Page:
What in classical music needs changing? Join the discussion with prominent musicians like pianist Jonathan Biss by leaving your thoughts in the comments section.
Jonathan Biss thinks the debate around classical music is centered on getting bigger audiences, instead of on the music.
Jonathan Biss thinks the debate around classical music is centered on getting bigger audiences, instead of on the music. Benjamin Ealovega
In the past year or so, it seems to me that a critical mass (or do I mean tipping point?) has been reached, and everyone agrees: things have to change in the classical music world.
I think that's great. Not only do I agree that some aspects of the concert/recorded musical worlds are not functioning as well as they ought to, but also I think any art form — particularly one in which much of the art in question has been around for a long time — benefits from having long-held beliefs about it challenged.
What sometimes troubles me is the form in which the "things have to change" discussion has taken. Because there is more competition for the audience's attention than ever before, and because technology has changed the performer's relationship with media so profoundly, I sometimes sense a note of desperation in the way musicians and arts organizations are trying to outdo each other in their efforts to be "new" and "creative."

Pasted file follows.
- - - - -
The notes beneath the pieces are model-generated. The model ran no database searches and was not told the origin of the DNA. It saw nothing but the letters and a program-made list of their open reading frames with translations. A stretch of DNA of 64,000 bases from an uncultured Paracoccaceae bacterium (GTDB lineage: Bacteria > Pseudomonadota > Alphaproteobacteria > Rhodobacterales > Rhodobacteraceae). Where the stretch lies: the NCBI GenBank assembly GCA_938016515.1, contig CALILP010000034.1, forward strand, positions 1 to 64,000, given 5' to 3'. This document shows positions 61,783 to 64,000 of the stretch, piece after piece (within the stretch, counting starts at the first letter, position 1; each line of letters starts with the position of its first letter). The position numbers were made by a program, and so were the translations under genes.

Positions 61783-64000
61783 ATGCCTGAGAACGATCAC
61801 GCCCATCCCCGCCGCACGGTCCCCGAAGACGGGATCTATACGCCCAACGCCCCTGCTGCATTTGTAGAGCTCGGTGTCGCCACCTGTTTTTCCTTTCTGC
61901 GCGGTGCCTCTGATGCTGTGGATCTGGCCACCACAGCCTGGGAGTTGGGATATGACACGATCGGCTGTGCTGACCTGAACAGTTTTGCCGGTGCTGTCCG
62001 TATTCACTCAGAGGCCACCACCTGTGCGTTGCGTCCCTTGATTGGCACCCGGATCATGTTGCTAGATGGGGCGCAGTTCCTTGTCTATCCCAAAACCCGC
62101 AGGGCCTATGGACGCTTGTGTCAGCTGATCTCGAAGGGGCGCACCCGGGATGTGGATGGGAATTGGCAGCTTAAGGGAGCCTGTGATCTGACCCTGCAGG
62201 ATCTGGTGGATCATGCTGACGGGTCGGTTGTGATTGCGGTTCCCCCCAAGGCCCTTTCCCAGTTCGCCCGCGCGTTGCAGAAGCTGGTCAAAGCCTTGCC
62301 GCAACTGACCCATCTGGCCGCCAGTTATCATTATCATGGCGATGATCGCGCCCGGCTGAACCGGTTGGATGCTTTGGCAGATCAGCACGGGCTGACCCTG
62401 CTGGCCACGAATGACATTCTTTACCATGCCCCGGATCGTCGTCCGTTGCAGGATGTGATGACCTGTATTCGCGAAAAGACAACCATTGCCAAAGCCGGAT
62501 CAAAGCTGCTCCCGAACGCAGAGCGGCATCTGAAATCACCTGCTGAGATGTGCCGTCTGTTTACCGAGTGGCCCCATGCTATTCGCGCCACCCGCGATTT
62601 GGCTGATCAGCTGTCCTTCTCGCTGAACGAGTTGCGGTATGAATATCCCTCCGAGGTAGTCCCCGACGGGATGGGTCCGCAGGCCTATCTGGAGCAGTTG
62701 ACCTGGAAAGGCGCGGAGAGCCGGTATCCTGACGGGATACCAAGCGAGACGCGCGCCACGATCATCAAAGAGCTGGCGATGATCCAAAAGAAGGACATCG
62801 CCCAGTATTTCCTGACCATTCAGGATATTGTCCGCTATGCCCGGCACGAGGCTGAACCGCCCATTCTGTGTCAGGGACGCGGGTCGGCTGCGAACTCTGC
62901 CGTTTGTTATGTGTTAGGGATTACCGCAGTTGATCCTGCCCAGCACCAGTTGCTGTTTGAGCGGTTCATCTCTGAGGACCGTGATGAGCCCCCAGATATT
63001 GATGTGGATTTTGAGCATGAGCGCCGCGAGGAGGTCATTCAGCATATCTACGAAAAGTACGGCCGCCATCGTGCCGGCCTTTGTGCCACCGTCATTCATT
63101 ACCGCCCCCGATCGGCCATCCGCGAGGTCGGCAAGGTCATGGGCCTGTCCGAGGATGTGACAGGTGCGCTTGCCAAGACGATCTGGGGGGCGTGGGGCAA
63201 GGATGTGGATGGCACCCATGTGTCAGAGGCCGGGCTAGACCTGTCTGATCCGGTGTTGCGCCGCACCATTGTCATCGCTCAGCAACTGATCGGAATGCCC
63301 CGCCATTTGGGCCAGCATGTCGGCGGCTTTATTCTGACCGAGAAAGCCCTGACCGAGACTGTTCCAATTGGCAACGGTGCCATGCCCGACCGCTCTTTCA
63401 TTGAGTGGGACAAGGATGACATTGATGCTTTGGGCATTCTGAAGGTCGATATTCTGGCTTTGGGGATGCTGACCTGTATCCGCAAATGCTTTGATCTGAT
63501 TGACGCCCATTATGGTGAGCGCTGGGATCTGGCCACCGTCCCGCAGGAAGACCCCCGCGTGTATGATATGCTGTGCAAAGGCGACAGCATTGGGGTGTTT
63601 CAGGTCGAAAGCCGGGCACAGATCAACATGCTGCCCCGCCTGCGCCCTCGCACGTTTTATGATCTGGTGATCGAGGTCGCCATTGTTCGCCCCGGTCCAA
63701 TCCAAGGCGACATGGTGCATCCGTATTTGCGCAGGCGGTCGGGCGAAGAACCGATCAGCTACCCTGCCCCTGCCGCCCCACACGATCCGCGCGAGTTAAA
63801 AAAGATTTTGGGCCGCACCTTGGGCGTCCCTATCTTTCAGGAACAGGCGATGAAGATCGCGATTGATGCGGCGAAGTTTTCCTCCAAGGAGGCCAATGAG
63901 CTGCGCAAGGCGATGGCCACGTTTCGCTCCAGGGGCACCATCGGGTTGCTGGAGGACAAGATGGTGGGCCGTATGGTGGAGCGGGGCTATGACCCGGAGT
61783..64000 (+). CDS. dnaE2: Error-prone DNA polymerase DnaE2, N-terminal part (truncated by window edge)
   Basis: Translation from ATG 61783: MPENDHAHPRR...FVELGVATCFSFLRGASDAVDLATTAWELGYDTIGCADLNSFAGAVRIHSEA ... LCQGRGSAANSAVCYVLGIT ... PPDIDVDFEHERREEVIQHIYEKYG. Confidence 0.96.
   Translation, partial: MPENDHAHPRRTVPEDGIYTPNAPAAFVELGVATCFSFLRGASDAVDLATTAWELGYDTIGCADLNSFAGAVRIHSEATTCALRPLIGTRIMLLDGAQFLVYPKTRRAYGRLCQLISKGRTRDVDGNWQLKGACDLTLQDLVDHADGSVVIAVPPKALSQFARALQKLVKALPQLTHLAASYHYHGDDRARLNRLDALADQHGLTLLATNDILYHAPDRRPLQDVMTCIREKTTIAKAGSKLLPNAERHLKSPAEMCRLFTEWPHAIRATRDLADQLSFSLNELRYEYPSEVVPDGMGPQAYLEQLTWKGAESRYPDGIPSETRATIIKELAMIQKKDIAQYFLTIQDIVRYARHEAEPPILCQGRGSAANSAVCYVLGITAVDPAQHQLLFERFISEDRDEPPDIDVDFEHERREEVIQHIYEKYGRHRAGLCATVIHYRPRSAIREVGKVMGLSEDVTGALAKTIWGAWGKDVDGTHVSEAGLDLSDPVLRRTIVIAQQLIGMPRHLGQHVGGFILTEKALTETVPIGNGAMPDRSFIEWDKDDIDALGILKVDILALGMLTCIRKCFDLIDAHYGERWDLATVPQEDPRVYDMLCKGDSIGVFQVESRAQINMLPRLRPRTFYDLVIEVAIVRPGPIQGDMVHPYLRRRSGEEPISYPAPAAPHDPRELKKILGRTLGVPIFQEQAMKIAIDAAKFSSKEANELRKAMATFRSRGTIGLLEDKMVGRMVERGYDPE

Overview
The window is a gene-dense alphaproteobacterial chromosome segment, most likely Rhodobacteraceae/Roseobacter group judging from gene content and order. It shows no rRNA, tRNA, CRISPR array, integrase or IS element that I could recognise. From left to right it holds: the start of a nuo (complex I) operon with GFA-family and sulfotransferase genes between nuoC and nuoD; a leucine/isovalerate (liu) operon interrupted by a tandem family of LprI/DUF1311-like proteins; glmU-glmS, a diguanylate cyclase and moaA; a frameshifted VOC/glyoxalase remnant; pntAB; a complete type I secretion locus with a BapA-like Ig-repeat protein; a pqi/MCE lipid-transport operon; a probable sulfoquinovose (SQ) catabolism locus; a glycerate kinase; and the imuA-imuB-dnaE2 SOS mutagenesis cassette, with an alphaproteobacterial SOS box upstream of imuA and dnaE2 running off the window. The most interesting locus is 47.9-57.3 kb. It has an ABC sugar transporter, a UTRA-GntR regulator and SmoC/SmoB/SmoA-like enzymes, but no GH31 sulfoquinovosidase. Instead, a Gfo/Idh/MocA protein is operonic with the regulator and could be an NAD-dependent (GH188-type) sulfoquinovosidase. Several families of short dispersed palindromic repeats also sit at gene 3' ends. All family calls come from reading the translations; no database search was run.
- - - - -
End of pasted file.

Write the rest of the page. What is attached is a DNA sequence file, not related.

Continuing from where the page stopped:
The problem with this, it seems to me, is that "new is good" is a lot like "old is good," in that neither attitude is much concerned with the music. It's just exchanging one paradigm for another.
My 2011 resolution, then, is to spend each day addressing music with passion and focus, and wrestling with the question of how to bring it to people in the most organic, open-minded (and open-hearted, probably more importantly) way possible. I'll never make an artistic decision because it is what's expected, or because it is unexpected, but simply because it seems, at that moment, necessary and right.